Today, virtual reality technology involves putting on some sort of headset that can transform the world around you, from creating an immersive experience out of the Mona Lisa to seeing wilderness from the perspective of wildlife animals. But did you know there were similar experiences in the 19th century that could transport you across the world?
Using just a single sheet of white paper, Parth Kothekar can create mesmerizing works of art.
Japanese artist Ayumi Shibata creates delicate vistas in glass vessels.
Sweden-based artist Cecilia Levy fashions old book pages into delicate sculptures you can hold in your hand. Using wheat starch paste and a paper maché technique, she layers pieces of paper together, creating carefully modeled objects like teacups, plates, and spoons. Originally a graphic designer and bookbinder, Levy brings her knowledge and love of books into her sculptural projects.
As the war in Ukraine continues, many refugees have had to flee their home country and find safety elsewhere.
Origami artist Chris Conrad folded a complex angel figure without the help of scissors or glue.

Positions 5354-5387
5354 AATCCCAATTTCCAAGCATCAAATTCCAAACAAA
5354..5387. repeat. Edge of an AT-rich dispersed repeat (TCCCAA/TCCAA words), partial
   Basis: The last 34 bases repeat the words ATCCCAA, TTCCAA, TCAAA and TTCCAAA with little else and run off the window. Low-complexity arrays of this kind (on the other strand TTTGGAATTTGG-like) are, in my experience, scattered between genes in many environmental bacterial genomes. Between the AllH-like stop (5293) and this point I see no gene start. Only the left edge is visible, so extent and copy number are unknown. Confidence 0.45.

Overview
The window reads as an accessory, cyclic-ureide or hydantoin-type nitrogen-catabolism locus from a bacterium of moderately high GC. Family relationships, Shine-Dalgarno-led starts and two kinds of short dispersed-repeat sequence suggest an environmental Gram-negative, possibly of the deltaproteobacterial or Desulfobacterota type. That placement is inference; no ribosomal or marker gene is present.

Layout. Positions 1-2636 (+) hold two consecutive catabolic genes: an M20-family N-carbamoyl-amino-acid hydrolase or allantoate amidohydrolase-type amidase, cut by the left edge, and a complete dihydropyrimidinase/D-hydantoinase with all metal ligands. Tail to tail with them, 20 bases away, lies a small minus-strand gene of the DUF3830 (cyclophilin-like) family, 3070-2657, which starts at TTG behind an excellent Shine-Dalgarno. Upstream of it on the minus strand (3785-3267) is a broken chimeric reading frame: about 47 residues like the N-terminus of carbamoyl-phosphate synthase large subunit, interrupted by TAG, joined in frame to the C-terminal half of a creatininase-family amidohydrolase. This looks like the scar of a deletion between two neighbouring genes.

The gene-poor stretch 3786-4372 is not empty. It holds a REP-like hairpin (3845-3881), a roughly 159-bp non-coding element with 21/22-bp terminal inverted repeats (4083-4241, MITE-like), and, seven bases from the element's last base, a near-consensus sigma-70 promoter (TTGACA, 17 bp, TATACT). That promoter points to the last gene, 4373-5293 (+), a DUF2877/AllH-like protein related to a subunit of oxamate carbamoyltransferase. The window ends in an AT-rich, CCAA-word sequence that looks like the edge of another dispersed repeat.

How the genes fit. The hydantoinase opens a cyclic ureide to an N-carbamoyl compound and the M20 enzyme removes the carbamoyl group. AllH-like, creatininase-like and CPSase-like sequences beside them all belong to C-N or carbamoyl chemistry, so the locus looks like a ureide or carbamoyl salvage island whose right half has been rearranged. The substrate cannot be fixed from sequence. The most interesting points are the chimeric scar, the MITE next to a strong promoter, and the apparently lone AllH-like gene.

For centuries, cultures have come up with creative ways to artistically approach, adopt, and adapt the paper craft. While many of these practices, including Korean Hanji, can be individually traced to specific countries of origin, most—including papier–mâché, a French-sounding craft that was actually conceived in ancient China—boast colorful histories that span cultures, countries, and even continents. One popular practice that has left a particularly extensive paper trail across the globe is origami, the art of paper folding.
For many, learning how to draw a portrait is one of the most challenging endeavors.
Paper artist Eugenia Zoloto has her livelihood tied to making art.
In the wake of the ongoing war in Ukraine, artists from around the world feel compelled to help the citizens of the embattled country. Pioneering paper quilling artist Yulia Brodskaya has recently launched a fundraiser to support the charities working in Ukraine. To do so, she’s auctioning off one of her incredible paper art pieces.
Look closely at the work of Patrick Cabral and you will find endlessly thoughtful details.
When we think of birds, we usually imagine them mid-flight or in motion.